Why tax only ones who pay?
Natasha Bita, The Australian ($)
Only a fraction of Australians pay more in taxes than they pocket in taxpayer benefits over a lifetime — yet Tony Abbott’s debt tax will punish these very people.
The median Australian household gains $114 a week more in government benefits than it pays in taxes.
The Commission of Audit wants to rip up Australia’s social contract
Veronica Sheen, The Conversation
The recommendations in the Commission of Audit’s report, which was released yesterday, would, if implemented, erode the fundamental building blocks of Australia’s social contract.
The social contract – the suite of policies, legislation, programs, health care and social services – has served to ensure that every Australian is able to have a basic but decent standard of living. It has been carefully crafted over the 20th century since Federation.
Paul Ramsay bequest is biggest charity
Lisa Allen and Rebecca Urban, The Australian ($)
The late multi-billionaire Paul Ramsay set up the largest charitable trust in the country’s history — involving the bulk of his $3.3 billion estate.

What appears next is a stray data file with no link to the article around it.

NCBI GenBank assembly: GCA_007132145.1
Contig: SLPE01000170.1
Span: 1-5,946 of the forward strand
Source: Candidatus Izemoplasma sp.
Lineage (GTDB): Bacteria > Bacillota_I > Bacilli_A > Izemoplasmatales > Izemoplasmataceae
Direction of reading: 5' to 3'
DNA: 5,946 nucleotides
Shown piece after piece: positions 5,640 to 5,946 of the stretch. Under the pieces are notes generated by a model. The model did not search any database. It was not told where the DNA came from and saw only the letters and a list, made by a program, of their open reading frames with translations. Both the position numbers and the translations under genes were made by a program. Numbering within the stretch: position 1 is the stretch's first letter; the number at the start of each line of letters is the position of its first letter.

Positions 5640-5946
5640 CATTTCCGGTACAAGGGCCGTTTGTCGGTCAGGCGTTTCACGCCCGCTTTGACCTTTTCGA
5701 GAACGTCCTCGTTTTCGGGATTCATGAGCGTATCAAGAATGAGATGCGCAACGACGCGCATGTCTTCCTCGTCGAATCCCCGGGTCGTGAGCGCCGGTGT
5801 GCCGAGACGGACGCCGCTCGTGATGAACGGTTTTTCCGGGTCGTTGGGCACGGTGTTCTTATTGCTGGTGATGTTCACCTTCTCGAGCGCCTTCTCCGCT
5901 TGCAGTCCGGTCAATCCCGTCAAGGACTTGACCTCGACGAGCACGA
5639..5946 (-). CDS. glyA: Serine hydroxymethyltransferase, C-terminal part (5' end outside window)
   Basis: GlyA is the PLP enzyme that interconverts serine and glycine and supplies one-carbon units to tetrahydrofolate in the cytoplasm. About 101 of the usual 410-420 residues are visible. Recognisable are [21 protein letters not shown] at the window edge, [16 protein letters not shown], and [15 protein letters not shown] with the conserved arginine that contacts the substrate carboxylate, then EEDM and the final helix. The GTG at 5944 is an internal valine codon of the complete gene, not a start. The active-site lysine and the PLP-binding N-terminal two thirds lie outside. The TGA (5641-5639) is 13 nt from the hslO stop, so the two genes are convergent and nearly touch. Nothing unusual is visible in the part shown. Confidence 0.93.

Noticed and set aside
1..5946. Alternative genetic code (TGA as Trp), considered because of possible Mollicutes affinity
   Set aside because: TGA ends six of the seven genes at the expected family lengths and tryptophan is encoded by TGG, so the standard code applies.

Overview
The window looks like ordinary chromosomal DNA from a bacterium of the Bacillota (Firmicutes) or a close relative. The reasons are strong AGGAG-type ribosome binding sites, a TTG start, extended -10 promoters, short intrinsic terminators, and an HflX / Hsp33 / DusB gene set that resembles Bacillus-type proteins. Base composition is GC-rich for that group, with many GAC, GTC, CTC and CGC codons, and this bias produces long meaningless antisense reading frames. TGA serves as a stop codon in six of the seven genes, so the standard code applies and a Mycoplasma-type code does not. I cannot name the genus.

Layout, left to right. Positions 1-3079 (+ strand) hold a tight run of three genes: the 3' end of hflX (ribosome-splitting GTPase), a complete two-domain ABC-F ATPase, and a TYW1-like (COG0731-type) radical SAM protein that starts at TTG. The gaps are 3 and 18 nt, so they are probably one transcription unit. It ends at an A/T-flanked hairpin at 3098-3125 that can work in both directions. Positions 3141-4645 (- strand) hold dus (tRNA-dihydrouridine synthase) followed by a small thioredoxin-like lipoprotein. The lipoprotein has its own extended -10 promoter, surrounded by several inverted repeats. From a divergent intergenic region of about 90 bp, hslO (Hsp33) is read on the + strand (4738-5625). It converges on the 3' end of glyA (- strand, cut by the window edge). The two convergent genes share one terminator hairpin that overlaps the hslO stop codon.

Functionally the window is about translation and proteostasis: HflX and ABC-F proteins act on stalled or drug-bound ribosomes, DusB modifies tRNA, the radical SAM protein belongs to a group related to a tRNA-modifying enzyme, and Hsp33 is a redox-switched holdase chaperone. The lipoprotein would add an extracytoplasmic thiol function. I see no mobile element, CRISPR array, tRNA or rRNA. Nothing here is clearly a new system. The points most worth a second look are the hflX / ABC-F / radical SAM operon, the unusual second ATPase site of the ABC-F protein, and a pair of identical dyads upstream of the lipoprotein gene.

The board of Ramsay Health Care, the private hospital group founded by the tycoon, announced yesterday that the majority of his 36 per cent stake in the healthcare group, which operates 151 hospitals and day surgeries around the world, would be transferred to the Paul Ramsay Foundation.
Philanthropists must be realists with their money
John Daley, Grattan Institute (speech)
Philanthropy largely funded the Journey to Social Inclusion, the Sacred Heart Mission’s project with long-term homeless. The program investigated interventions that were truly new to the world in their design – and some were very effective. Too often, however, these pilots are never scaled up even when they are successful. Given its relative small size, philanthropy usually lacks the resources for full-scale implementation. Governments are reluctant to change, and often philanthropy under-estimates the resources needed to change government policy.
... Designing and running a successful pilot is the easy part. Getting government to change is difficult.